Comments
Puppet Labs Teams With Networking & Storage Vendors
Newest First  |  Oldest First  |  Threaded View
AbeG
50%
50%
AbeG,
User Rank: Black Belt
6/28/2014 | 5:11:43 PM
Re: Functionality vs. Quality Adaptability
DevOps, like project management software, is great in theory but it also adds another layer to an existing process and requires a certain amount of time to get up to speed on and to nuture the habit of using it.
MarciaNWC
50%
50%
MarciaNWC,
User Rank: Strategist
6/25/2014 | 11:14:15 AM
Re: Functionality vs. Quality Adaptability
I think you may be right Brian. Startups are agile to begin with, while shifting to a DevOps model in an established IT organization faces a lot of challenges, perhaps making actual gains more elusive. 
Brian.Dean
50%
50%
Brian.Dean,
User Rank: Ninja
6/25/2014 | 7:31:25 AM
Re: Functionality vs. Quality Adaptability
Marcia, good point and I have a feeling that new IT organizations that are successful, have a solid business model and deliver high value apps, don't activity consider the level of DevOps in their model, because from the beginning, their firms were born into the DevOps model.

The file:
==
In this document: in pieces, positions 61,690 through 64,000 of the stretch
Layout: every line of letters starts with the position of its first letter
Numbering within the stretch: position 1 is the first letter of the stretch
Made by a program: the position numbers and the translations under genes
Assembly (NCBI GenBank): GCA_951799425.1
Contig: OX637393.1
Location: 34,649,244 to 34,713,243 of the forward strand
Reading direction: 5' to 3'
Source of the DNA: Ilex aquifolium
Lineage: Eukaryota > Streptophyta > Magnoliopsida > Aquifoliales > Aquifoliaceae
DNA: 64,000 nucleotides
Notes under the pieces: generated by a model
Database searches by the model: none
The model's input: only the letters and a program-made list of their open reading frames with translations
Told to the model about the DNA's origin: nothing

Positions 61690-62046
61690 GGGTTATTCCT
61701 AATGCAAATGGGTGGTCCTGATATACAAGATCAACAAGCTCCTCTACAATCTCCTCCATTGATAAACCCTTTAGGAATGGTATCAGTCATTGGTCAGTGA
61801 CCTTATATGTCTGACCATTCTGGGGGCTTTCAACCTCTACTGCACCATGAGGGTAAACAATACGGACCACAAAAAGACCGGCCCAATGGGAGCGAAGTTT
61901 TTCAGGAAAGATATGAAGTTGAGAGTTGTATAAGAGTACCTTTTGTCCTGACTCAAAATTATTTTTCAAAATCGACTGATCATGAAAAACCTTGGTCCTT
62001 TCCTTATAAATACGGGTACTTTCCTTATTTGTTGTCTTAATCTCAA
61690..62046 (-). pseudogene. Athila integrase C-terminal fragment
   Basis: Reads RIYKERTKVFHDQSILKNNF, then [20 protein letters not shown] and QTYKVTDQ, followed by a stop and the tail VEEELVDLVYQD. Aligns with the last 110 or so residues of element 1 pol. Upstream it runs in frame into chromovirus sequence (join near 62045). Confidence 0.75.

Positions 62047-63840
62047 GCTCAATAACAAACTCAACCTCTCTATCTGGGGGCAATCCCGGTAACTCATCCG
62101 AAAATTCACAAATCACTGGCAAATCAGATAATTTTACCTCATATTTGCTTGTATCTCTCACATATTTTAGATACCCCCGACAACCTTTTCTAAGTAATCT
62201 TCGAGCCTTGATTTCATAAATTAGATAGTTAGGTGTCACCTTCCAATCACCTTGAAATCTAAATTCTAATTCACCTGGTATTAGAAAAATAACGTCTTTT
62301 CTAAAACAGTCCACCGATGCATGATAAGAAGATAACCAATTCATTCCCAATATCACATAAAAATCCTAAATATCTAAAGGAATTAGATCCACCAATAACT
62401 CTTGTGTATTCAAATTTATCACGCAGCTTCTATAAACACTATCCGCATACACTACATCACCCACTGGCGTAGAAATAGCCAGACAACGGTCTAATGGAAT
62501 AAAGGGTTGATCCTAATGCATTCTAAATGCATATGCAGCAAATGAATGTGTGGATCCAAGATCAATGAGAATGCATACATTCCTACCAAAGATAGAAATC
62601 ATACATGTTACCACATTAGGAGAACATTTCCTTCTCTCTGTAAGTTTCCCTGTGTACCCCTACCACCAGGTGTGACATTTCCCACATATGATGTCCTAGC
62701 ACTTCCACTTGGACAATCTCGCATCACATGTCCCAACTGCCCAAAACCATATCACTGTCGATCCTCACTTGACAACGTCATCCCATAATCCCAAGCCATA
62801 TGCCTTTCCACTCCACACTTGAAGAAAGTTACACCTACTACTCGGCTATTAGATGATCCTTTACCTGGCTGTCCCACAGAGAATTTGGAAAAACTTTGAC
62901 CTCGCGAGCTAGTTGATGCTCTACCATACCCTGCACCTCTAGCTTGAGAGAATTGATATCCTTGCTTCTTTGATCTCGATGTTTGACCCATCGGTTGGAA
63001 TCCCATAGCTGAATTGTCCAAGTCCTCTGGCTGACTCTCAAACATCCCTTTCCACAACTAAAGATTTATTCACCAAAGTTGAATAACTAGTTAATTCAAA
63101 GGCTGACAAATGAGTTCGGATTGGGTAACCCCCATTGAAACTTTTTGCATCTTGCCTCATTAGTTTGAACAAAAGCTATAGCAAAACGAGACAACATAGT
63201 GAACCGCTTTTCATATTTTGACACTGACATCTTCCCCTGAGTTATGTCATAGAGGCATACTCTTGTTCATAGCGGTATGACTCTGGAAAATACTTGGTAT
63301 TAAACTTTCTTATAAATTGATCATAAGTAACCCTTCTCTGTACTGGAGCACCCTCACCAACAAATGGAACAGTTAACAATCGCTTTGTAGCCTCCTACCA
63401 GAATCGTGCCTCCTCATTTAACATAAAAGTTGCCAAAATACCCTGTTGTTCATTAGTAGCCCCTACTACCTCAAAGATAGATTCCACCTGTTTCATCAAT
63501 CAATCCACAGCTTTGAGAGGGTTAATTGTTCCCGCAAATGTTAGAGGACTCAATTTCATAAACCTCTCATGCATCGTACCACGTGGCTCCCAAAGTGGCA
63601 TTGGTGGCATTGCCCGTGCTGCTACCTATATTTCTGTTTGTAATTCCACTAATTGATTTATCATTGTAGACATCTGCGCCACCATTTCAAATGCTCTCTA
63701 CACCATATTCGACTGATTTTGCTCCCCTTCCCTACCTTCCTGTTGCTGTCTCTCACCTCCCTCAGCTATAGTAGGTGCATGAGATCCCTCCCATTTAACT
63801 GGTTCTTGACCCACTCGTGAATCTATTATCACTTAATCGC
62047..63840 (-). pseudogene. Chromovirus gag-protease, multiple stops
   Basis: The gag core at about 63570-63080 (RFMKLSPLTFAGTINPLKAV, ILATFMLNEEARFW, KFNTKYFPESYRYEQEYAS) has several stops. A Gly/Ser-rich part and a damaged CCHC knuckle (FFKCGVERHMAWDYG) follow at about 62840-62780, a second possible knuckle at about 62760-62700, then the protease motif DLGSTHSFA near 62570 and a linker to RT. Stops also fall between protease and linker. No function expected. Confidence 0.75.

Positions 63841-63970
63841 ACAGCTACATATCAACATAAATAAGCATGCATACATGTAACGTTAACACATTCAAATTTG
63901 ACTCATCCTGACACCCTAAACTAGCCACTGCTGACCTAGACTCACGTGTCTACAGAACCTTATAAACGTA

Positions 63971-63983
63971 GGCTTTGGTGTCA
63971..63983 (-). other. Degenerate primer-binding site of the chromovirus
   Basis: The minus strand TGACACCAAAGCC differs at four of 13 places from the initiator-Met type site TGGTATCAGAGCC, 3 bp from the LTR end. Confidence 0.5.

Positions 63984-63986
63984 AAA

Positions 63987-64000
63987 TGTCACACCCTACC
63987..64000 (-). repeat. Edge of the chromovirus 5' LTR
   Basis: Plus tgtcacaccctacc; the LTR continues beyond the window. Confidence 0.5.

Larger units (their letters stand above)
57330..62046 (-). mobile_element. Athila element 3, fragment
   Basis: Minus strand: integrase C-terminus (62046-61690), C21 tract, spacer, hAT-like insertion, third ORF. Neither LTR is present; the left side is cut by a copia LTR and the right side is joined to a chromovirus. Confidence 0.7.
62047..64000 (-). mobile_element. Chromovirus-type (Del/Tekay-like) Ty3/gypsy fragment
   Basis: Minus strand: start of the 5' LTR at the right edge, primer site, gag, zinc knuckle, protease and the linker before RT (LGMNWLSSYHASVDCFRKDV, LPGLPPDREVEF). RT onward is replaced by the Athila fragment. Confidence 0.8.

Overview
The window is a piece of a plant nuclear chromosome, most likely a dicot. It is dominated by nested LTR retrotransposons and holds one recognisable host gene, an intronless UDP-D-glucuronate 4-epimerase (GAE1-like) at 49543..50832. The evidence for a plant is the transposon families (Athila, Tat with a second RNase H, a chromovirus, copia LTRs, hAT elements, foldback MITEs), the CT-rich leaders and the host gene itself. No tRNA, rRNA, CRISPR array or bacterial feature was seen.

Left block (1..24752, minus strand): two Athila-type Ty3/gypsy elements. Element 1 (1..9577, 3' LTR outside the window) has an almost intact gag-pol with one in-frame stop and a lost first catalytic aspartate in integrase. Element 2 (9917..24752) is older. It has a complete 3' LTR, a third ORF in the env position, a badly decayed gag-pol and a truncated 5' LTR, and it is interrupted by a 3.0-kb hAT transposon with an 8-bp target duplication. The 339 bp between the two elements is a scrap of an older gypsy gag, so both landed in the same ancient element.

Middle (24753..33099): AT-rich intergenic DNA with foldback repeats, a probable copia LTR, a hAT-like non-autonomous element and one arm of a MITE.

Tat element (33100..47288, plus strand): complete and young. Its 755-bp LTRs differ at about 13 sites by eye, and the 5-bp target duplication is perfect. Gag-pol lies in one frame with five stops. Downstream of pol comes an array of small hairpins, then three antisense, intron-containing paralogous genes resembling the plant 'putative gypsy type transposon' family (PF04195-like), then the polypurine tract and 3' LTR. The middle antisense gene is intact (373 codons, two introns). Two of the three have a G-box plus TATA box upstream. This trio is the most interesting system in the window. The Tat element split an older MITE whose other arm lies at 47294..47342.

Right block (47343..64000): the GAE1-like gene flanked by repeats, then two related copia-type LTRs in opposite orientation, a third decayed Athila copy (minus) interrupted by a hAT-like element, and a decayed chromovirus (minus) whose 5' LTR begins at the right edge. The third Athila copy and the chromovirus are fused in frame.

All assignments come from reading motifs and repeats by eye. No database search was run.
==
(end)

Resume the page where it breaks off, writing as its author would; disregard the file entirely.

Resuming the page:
As for old firms, some IT organizations have attempted to focus on building competency around the spectrum (non-specialization model), rather than, out-source support function to the Cloud with firms that own economies of scale and focusing on their core specialization. This results in a situation where the organization is dealing with multiple layers, and they can't focus on their core competency -- making DevOps, to only look good on paper.
MarciaNWC
50%
50%
MarciaNWC,
User Rank: Strategist
6/24/2014 | 8:43:59 PM
Re: Functionality vs. Quality Adaptability
The DevOps promises of communication and collaboration are certainly promising, but according to an InformationWeek DevOps survey released early this year, adoption so far has been sort of tepid and the results mixed.
Brian.Dean
50%
50%
Brian.Dean,
User Rank: Ninja
6/24/2014 | 3:48:27 PM
Functionality vs. Quality Adaptability
A firm can lock their programmers into a room, hand over a list of desired functions and set a deadline. The result will be a software that works (at times), because neither would the programmers fully understand the problems that the software is trying to address, and neither can the firm foresee and create a comprehensive list of desirable functions because, functions, requirements and objectives, evolve with time.

DevOps can bridge these gaps by using communication and collaboration between the teams that are creating the software and the teams that will be utilizing/operating it. 


White Papers
Register for Network Computing Newsletters
Cartoon
Current Issue
2014 State of Unified Communications
2014 State of Unified Communications
If you thought consumerization killed UC, think again: 70% of our 488 respondents have or plan to put systems in place. Of those, 34% will roll UC out to 76% or more of their user base. And there’s some good news for UCaaS providers.
Video
Slideshows
Twitter Feed